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Two Game 163s. Isn’t this free baseball great? It sure is, although not necessarily for the first reasons that come to mind, such as the thrill of sudden-death baseball. With the field already set for the NL playoffs, of course it makes more sense to just seed the teams and send them to their respective division series. MLB doesn’t look at it that way, even though no matter what happens in the tiebreakers Monday, among the Cubs vs. Brewers and Rockies vs. Dodgers, everyone will live to see tomorrow. It’s not win-or-go-home, but it is lose-and-it-gets-pretty-inconvenient.

The league doesn’t want to crown a division champion because it had a better regular-season head-to-head record or because of any other statistically relevant tiebreaker. They prefer to use a… another kind of tiebreaker. The kind that when 162 games aren’t enough, you play one more. So here we are, playing two Game 163s in the same season for the first time ever. It might not be the best possible method in terms of logic, fairness and the players—but aren’t they here for our amusement anyway?


Milwaukee Brewers (probably Jhoulys Chacin) at Chicago Cubs (Jose Quintana), 1 p.m. ET on ESPN

First up, it’s the Cubs hosting the Brewers. Unquestionably, the two neatest possibilities on 163 Day come from this game, mostly. For one, Brewers slugger Christian Yelich can still win the NL Triple Crown. He leads with a .323 batting average (13 points ahead of Scooter Gennett), is tied for second with 36 home runs (one shy of the leader, Nolan Arenado) and is tied for second with 109 RBIs, two shy of leader Javier Baez. Yelich might win NL MVP, but he is overdue against the Cubs this season, having gone 10 for 57 with no homers.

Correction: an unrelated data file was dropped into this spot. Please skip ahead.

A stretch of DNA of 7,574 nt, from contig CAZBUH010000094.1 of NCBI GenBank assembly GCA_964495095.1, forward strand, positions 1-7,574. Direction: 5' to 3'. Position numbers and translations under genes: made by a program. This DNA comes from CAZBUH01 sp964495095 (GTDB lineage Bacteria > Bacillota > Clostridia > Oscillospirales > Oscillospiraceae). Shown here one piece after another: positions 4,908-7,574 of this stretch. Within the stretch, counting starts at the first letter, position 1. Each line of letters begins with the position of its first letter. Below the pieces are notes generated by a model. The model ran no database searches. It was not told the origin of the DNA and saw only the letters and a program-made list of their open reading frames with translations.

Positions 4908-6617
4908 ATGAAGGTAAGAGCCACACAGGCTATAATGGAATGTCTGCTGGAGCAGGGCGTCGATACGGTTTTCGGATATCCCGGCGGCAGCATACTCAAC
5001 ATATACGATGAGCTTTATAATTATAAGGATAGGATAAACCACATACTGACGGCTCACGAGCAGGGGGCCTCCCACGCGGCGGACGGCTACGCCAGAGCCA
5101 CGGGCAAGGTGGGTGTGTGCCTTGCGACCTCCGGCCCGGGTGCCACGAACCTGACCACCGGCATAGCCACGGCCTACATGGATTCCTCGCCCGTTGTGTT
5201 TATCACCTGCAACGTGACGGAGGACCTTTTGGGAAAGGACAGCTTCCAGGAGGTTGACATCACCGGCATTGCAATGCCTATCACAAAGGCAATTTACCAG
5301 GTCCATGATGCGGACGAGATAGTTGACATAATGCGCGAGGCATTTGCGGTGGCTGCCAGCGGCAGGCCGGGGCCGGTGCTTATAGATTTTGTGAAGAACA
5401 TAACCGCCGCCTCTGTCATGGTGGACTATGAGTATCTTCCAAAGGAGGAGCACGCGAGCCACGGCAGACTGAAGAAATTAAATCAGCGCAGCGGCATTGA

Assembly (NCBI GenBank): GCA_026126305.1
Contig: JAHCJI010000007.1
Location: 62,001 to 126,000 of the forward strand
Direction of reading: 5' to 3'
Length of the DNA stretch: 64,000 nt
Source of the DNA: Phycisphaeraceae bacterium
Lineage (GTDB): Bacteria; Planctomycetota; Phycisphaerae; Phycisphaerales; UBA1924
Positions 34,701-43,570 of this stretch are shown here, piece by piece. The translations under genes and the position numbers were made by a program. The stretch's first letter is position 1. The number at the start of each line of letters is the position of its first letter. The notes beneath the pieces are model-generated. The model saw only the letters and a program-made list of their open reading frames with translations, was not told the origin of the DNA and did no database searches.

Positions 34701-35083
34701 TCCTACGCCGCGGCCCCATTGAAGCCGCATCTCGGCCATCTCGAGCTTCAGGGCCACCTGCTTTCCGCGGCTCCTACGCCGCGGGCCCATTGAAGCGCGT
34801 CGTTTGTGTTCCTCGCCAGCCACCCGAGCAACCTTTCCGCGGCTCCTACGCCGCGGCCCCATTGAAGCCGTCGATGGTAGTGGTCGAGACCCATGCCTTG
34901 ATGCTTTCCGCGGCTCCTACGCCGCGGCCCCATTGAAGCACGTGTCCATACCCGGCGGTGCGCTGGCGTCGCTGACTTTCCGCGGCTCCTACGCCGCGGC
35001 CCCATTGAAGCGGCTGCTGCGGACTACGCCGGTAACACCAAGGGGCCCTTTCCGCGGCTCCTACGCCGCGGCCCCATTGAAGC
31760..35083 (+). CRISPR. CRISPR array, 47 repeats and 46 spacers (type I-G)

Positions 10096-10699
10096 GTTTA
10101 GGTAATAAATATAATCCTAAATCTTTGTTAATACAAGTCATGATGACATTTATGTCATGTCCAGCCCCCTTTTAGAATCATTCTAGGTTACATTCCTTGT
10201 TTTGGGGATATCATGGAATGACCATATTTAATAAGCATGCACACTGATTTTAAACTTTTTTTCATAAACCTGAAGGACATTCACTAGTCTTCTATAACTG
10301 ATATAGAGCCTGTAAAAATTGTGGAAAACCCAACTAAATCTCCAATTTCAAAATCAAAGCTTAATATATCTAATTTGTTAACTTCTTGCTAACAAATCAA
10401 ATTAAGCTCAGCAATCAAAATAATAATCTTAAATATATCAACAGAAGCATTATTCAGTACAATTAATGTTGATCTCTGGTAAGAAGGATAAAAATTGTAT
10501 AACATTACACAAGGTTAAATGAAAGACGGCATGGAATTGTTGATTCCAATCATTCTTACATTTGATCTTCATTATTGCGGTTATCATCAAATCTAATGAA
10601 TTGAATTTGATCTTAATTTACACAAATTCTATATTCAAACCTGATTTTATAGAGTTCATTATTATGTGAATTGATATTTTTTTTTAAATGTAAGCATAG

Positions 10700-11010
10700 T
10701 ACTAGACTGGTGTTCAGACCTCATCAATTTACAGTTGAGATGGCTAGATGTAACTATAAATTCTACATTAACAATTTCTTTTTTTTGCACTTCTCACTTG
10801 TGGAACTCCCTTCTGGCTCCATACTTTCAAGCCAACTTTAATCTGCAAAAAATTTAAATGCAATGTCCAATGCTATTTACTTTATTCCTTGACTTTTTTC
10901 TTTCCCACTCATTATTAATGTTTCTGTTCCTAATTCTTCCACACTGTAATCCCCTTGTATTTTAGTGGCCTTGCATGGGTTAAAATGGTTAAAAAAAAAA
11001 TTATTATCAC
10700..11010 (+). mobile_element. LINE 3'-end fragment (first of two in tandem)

The other neat possibility is, the Cubs and Brewers could see each other again in the Division Series, if the loser of Game 163 wins the Wild Card. There’s still a lot at stake here, tactically; having to play the Wild Card on Tuesday puts much more stress on the loser, while the winner gets Tuesday and Wednesday off, plus home-field advantage throughout the NL playoffs. How hard does Brewers manager Craig Counsell ride reliever Josh Hader, considering it’s not an elimination game?

Because of the regular-season results (see—they’re good for something!), the venue is Wrigley Field. The Cubs (95-67) went 11-8 against the Brewers this season, including 6-3 at home. The Brewers have taken seven of the past 10. The best news for the Cubs is that left-hander Jose Quintana takes the ball. Quintana. Dios mio, man, for a trip to the NL semis. He was slightly better than average in 31 starts overall, but Quintana against the Brewers really got on a roll, posting a 2.17 ERA with 33 strikeouts in 37 ⅓ innings over six starts—with the Cubs winning five times. The Brewers hit .177/.246/.323 in 142 plate appearances against Quintana, with Yelich going 1 for 11 with three strikeouts. Lorenzo Cain had the most success, going 6 for 15 with a double. Ryan Braun hit two homers in going 3 for 16.

Jhoulys Chacin led the Brewers in innings and finished 15th in ERA in the NL, though he rarely goes deep into games (seven innings four times, at least six innings 10 times). He’s also done well against the Cubs, posting a 1.59 ERA with 27 strikeouts and seven walks in 22 ⅔ innings. Only one home run allowed: to Daniel Murphy on Sept. 5.